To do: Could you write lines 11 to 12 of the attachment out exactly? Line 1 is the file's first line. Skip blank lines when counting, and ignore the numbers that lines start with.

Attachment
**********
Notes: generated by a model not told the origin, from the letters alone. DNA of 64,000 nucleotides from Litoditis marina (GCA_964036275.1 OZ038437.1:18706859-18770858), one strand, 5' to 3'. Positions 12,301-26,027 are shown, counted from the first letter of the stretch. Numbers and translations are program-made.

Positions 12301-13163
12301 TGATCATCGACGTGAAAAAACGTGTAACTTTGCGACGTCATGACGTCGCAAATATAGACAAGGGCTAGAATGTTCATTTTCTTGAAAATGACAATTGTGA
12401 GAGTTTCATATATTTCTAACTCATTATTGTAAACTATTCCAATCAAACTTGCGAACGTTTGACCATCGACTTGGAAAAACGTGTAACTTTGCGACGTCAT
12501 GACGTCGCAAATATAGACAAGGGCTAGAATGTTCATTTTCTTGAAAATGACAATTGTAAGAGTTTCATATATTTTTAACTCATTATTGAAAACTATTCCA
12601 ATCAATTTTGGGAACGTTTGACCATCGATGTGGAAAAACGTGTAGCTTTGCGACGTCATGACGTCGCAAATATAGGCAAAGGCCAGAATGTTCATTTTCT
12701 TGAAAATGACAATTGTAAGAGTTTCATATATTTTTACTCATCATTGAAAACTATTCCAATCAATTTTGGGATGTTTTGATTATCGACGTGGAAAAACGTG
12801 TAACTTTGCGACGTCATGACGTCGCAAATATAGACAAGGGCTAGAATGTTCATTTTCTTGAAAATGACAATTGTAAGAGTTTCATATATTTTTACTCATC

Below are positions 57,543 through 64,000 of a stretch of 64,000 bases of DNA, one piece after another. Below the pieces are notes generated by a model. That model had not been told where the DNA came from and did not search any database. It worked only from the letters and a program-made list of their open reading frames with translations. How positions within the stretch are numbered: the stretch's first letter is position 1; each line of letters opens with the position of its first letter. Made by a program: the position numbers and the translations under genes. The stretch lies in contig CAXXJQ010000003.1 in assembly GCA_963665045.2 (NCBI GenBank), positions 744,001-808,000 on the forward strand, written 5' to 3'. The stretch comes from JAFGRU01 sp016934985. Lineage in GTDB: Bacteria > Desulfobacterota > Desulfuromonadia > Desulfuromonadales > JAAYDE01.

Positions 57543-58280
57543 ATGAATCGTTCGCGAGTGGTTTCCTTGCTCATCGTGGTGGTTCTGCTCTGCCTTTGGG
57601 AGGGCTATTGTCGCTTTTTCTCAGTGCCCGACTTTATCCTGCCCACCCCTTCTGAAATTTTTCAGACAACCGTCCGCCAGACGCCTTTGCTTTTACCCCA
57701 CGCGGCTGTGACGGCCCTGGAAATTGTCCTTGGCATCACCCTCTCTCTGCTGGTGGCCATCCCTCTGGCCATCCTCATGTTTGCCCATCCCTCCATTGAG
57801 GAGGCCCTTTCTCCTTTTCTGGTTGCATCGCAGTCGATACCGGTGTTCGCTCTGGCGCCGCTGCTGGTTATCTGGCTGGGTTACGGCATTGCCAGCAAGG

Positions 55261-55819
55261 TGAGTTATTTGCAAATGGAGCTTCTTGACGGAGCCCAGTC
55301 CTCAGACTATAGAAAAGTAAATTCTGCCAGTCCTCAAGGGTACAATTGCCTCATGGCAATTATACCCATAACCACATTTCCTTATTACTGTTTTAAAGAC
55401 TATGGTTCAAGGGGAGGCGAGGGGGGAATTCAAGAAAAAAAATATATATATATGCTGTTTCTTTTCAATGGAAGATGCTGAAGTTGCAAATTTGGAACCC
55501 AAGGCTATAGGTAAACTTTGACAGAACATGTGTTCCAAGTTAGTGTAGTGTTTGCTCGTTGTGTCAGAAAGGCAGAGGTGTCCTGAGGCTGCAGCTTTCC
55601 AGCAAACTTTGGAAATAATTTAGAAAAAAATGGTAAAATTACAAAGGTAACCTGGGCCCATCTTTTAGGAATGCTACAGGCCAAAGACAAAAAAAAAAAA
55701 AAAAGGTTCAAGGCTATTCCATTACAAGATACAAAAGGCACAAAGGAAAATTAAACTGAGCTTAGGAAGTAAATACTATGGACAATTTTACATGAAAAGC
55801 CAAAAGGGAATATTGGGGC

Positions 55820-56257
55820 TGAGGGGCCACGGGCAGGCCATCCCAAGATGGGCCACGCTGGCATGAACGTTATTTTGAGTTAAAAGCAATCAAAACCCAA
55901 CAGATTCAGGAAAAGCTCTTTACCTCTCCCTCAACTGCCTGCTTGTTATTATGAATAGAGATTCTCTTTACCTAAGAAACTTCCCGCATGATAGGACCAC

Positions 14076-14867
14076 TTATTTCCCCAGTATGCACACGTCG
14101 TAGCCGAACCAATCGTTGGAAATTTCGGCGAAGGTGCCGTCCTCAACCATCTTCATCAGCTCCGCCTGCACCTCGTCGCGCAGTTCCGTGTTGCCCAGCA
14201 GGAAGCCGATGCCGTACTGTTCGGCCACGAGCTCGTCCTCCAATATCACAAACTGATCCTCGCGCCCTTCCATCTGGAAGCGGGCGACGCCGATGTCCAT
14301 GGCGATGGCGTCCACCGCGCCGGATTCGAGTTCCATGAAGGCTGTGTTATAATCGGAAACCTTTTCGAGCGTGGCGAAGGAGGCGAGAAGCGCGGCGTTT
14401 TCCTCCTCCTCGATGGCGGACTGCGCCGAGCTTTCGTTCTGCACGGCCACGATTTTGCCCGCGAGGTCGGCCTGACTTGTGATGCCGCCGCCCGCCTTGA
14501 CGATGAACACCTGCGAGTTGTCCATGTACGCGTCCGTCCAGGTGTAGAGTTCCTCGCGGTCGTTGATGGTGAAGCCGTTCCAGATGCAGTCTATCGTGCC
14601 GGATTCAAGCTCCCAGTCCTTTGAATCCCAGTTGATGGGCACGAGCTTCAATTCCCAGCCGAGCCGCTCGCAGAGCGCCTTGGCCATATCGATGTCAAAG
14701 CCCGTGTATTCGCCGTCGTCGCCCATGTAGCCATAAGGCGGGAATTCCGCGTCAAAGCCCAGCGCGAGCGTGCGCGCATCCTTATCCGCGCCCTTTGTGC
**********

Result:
57543 ATGAATCGTTCGCGAGTGGTTTCCTTGCTCATCGTGGTGGTTCTGCTCTGCCTTTGGG
57601 AGGGCTATTGTCGCTTTTTCTCAGTGCCCGACTTTATCCTGCCCACCCCTTCTGAAATTTTTCAGACAACCGTCCGCCAGACGCCTTTGCTTTTACCCCA